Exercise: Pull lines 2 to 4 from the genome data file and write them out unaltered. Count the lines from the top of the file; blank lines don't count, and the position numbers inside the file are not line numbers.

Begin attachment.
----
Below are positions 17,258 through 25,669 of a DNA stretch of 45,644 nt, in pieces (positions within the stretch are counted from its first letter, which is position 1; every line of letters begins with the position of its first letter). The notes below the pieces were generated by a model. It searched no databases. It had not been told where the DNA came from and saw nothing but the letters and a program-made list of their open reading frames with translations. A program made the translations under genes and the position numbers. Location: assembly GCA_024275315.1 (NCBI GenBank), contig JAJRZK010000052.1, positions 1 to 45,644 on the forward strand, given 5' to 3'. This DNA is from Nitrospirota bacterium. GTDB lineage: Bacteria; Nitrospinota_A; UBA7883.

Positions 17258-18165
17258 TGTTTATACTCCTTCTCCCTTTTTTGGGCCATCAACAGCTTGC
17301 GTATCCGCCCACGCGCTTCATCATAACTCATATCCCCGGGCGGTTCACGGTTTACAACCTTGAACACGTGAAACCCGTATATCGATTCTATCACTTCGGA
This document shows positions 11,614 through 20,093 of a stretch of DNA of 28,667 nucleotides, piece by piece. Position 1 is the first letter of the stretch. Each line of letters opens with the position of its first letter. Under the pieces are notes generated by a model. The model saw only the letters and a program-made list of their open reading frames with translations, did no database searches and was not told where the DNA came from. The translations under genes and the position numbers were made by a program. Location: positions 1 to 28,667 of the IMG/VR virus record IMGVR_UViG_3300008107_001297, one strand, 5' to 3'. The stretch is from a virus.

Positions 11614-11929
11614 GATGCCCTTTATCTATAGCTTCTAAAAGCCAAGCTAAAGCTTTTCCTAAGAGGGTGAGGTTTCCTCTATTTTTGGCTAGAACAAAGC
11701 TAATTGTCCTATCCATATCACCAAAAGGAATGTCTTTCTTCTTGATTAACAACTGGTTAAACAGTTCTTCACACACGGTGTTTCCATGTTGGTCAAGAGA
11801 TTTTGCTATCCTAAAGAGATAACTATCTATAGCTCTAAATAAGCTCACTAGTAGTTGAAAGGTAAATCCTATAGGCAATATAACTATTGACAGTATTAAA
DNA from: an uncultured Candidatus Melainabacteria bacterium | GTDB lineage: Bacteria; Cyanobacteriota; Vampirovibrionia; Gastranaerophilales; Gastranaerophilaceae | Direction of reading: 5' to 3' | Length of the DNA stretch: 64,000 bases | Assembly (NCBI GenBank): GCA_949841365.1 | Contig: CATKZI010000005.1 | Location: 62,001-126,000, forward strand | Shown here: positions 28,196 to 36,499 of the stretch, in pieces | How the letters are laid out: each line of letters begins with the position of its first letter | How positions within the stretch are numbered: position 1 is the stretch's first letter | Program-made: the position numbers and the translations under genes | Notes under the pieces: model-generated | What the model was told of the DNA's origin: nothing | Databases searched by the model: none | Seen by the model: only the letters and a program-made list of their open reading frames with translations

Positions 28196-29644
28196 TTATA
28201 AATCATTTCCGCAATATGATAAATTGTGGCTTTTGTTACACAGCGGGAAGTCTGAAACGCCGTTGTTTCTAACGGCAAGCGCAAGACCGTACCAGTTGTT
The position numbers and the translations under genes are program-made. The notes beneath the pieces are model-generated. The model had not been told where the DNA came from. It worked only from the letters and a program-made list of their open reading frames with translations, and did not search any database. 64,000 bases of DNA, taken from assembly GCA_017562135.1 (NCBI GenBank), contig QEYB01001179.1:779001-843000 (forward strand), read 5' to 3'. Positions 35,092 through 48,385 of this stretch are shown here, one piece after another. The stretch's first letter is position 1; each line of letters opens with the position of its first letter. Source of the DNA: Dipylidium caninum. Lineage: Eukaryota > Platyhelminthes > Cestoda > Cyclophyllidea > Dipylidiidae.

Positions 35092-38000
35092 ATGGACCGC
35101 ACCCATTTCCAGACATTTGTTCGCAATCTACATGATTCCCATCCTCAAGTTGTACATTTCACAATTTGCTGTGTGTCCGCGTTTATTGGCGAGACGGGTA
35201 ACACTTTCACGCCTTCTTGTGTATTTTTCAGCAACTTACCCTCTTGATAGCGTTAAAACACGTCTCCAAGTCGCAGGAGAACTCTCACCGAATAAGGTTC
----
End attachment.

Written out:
Positions 17258-18165
17258 TGTTTATACTCCTTCTCCCTTTTTTGGGCCATCAACAGCTTGC
17301 GTATCCGCCCACGCGCTTCATCATAACTCATATCCCCGGGCGGTTCACGGTTTACAACCTTGAACACGTGAAACCCGTATATCGATTCTATCACTTCGGA